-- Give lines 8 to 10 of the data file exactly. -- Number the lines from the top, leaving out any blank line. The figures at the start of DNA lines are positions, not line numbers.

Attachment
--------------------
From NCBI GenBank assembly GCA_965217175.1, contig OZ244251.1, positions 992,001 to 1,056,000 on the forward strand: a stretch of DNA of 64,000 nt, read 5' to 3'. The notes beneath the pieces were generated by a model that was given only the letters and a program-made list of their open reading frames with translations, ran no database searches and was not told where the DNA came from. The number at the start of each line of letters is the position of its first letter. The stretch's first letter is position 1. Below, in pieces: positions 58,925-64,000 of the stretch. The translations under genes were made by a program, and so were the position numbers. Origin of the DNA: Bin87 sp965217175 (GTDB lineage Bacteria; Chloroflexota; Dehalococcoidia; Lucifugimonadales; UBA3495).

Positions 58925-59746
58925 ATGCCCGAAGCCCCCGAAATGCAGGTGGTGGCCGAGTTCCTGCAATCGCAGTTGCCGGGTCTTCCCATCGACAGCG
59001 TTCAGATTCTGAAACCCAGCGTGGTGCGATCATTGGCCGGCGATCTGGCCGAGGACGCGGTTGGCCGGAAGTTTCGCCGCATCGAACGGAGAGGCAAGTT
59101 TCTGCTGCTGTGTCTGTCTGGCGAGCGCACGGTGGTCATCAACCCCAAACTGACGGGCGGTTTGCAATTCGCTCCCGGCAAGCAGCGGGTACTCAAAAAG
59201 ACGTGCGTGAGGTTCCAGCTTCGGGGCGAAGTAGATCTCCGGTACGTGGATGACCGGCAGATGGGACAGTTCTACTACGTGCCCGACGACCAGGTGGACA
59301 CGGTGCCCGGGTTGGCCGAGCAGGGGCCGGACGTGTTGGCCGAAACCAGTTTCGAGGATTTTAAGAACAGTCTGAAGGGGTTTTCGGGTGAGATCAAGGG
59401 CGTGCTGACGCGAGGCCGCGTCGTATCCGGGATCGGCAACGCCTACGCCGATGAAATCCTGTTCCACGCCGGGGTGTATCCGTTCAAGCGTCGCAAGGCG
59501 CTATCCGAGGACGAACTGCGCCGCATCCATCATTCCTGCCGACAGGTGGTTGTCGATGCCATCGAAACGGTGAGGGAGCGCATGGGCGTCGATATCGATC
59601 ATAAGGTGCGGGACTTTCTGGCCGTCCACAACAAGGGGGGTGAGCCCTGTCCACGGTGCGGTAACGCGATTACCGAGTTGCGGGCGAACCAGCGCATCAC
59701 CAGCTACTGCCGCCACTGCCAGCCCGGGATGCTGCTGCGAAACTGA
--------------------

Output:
59401 CGTGCTGACGCGAGGCCGCGTCGTATCCGGGATCGGCAACGCCTACGCCGATGAAATCCTGTTCCACGCCGGGGTGTATCCGTTCAAGCGTCGCAAGGCG
59501 CTATCCGAGGACGAACTGCGCCGCATCCATCATTCCTGCCGACAGGTGGTTGTCGATGCCATCGAAACGGTGAGGGAGCGCATGGGCGTCGATATCGATC
59601 ATAAGGTGCGGGACTTTCTGGCCGTCCACAACAAGGGGGGTGAGCCCTGTCCACGGTGCGGTAACGCGATTACCGAGTTGCGGGCGAACCAGCGCATCAC